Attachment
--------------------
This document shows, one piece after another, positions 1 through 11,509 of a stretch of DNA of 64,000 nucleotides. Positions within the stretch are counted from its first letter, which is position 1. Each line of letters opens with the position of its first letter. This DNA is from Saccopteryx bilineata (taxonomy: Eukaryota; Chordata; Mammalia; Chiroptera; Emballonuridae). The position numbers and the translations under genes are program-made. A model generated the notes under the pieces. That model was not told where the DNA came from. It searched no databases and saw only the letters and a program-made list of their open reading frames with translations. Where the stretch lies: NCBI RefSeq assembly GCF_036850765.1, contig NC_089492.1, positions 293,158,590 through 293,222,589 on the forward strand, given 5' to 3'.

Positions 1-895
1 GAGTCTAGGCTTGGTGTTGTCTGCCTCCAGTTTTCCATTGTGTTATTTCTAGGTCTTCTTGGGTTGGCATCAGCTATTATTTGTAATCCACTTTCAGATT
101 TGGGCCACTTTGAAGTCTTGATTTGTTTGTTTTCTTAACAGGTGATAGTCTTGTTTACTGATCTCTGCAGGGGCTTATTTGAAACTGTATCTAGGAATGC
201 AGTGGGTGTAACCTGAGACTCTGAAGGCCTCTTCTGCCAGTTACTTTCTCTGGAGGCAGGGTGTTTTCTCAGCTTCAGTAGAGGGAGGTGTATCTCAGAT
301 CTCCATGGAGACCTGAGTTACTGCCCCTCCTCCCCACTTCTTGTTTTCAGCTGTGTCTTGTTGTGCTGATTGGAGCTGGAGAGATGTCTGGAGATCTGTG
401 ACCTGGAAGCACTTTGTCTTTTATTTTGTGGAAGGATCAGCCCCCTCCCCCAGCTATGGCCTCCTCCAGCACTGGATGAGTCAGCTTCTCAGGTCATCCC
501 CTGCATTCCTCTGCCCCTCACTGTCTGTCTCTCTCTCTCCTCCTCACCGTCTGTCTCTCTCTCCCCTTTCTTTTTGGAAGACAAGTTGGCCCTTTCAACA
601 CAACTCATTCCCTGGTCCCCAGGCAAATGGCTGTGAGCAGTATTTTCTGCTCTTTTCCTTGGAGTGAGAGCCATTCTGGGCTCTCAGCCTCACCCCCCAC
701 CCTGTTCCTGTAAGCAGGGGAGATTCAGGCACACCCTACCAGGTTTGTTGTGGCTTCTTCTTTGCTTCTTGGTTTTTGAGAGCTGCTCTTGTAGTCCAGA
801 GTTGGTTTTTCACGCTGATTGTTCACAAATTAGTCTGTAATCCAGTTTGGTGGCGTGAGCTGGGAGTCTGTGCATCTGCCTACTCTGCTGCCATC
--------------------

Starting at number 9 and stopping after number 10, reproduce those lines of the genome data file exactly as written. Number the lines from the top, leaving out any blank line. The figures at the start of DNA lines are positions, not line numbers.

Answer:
601 CAACTCATTCCCTGGTCCCCAGGCAAATGGCTGTGAGCAGTATTTTCTGCTCTTTTCCTTGGAGTGAGAGCCATTCTGGGCTCTCAGCCTCACCCCCCAC
701 CCTGTTCCTGTAAGCAGGGGAGATTCAGGCACACCCTACCAGGTTTGTTGTGGCTTCTTCTTTGCTTCTTGGTTTTTGAGAGCTGCTCTTGTAGTCCAGA